Fueling the Future of Healthcare Automation

Jul 12, 2021 at 04:00 pm by Staff

DARVIS shares their AI capabilities at an open house celebrating the health tech company's move to Nashville.

DARVIS Delivering AI Innovation

DARVIS might be a new name in Nashville, but the AI tech startup is positioned to become a game changer in the global healthcare space.

A 2021 graduate of the Nashville Entrepreneur Center's Project Healthcare, the company relocated its headquarters from Silicon Valley to Nashville in June, bringing its rapidly growing team to the heart of U.S. healthcare. DARVIS - short for Data Analytic Real-World Visual Intelligence System - is an innovative tech company utilizing augmented intelligence to automate processes in healthcare settings from digitization of clinical objects to live analysis of operational procedures.

Connecting to the NEC

Jan Schlueter

"We discovered the Nashville Entrepreneur Center by accident," explained Jan Schlueter, DARVIS co-founder and COO. "One of our long-term employees is from Memphis and told that us that Nashville had become a hotspot for healthcare. He suggested we apply for Project Healthcare. We did and then made the decision to move to where we can maximize our business opportunities."

Schlueter said the team was met with open arms by the NEC, who led them through a valuable networking and mentorship process during an otherwise tumultuous year. "We were in the (coronavirus) edition of the program, so it was 100 percent virtual," said Schlueter, who was part of the NEC's 20-member cohort in 2020. "We participated in a weekly session, which helped us improve on many levels so that after almost a year, we had the final pitch which helped us with potential clients and investors."

While their 3,500-square-foot Nashville facility opened in June, DARVIS employs a global team of more than 60, with hopes to add another 20 by year's end.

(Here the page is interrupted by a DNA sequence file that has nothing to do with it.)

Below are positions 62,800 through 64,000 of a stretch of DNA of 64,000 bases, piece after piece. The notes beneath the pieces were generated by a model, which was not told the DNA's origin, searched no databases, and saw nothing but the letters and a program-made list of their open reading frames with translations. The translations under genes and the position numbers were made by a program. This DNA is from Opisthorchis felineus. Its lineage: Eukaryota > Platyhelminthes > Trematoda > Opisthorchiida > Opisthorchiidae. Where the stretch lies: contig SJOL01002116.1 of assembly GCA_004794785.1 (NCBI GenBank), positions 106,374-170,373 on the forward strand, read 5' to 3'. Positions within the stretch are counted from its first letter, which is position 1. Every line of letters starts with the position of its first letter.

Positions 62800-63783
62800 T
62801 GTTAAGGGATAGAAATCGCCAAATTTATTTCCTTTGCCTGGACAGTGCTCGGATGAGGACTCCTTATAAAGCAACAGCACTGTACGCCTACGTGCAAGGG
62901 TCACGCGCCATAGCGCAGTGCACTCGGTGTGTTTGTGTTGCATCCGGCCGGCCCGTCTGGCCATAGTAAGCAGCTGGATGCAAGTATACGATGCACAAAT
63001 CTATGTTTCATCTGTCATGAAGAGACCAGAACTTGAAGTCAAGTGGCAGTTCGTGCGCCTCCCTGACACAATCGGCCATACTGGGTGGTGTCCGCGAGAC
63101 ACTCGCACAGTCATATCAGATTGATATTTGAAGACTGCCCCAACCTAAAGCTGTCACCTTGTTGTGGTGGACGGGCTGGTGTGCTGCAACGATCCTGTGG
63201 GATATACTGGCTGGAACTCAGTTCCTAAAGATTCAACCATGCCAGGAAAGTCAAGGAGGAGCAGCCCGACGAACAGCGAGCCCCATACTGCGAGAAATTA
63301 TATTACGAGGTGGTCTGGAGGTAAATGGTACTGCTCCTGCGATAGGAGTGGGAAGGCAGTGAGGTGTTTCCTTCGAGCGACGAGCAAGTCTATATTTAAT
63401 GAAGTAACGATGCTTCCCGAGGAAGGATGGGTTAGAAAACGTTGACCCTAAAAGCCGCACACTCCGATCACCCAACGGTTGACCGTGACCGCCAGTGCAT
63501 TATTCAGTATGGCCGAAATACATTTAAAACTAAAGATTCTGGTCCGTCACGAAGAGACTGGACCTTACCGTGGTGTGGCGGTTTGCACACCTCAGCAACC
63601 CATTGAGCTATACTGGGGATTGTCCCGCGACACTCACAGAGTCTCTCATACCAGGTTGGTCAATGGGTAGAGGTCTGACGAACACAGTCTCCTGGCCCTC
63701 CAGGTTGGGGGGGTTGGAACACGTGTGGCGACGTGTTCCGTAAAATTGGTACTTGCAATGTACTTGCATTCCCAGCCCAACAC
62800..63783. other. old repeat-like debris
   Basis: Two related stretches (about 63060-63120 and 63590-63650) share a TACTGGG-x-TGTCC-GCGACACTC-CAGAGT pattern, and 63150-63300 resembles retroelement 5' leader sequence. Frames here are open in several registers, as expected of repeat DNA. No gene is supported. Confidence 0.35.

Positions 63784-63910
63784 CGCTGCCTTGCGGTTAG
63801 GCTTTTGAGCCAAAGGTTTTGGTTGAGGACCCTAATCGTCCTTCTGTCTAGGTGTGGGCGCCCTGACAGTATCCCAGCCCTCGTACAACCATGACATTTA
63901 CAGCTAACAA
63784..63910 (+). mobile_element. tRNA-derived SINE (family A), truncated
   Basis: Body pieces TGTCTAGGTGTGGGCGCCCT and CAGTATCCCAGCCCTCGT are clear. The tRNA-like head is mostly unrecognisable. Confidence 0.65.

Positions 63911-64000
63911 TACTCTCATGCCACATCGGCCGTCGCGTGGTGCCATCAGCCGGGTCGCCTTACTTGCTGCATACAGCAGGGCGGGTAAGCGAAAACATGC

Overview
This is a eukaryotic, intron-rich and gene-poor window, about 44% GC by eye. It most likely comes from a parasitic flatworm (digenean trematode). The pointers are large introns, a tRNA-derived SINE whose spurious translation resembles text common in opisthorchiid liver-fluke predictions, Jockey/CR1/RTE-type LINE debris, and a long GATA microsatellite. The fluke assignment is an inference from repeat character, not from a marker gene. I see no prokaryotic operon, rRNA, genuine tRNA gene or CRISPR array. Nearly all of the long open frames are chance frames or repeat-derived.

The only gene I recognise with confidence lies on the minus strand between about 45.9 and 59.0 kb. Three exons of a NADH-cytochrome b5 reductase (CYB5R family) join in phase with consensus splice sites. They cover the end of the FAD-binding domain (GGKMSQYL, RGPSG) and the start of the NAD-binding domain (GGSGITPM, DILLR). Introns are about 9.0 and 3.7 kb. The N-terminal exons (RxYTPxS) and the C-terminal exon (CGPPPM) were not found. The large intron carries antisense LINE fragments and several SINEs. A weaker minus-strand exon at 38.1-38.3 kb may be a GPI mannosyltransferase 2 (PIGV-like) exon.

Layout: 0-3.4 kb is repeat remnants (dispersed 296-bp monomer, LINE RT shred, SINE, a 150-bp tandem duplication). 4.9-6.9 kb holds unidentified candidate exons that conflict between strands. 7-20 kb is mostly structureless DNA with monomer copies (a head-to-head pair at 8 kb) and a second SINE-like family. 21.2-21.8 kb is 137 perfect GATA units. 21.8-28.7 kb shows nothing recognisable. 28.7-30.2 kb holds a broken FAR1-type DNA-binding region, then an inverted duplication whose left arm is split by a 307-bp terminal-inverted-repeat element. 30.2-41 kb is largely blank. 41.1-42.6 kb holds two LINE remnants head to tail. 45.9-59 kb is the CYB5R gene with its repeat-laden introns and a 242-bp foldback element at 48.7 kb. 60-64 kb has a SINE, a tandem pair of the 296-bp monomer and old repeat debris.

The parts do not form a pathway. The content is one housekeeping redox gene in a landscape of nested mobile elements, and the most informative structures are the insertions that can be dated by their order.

A Crucial Pivot

The company was founded in 2015 as Hashplay, a San Francisco-based virtual reality company. "We were two German guys trying to find luck off software development in the U.S.," Schlueter said.

When the virtual reality market didn't rise as expected, he and DARVIS co-founder and CEO Jan-Phillip Mohr were forced to switch gears - a decision that would lead to something even bigger as the team switched focus to become a computer vision company built to deliver solutions to enable patient-centered care while minimizing the rate of healthcare-acquired infections.

"We had luck and great clients that helped us find the right path," he said. "We pivoted from the base of a platform we created years ago. The essence of everything we did in the last six-plus years makes us unique for what we're doing today."

Meeting a Need

Today, the company builds solutions to fuel the hospitals of the future. While DARVIS's first partnerships were hospital groups in Germany, through Project Healthcare, they're replicating those success stories with U.S. health systems.

Working with clients, DARVIS first identifies operational flows and installs sensors in strategic locations to create different zones. By extracting information from computer vision cameras and AI, DARVIS technology utilizes a platform that tracks inventory by creating dots on a map. That means everything from hospital beds to sterilization containers can be tracked in real time.

"Many of our future clients don't know where their things are," Schlueter said. "Putting a dot on the map for everything from beds to IV stands helps give them situational awareness in real time." Schlueter said their technology is 20 times more accurate than Bluetooth or RFID solutions, which typically operate blind, and offers clinical staff a 30 percent times savings. "The value is being created by sending information to the people who care where things are and need to be helped by automating," he explained.

"Normally, a nurse pushes a bed out of a patient room and goes to a computer or calls someone to move it, but she has better things to do. We're creating value by optimizing processes and operations to create more revenue. AI companies are popping up like mushrooms, which shows there's a market, but they're not doing what we do," he continued.

DARVIS synthetically trains optical sensors to identify new protocols in as little as five weeks and customizes training based on each client's needs. During COVID, that meant just using a couple thousand real world images to create hundreds of thousands of digital images to train the AI to detect proper mask, cap, gown, gloves, goggles, and other PPE positioning for checks. The same protocol is being used by DARVIS clients for sterilization stations, mail cart monitoring, and other scenarios where tracking and anonymity are desired.

"We're bringing awareness to hospitals and caretaking facilities to understand they can improve operations and automate inventory, which is very easy with us," Schlueter concluded.



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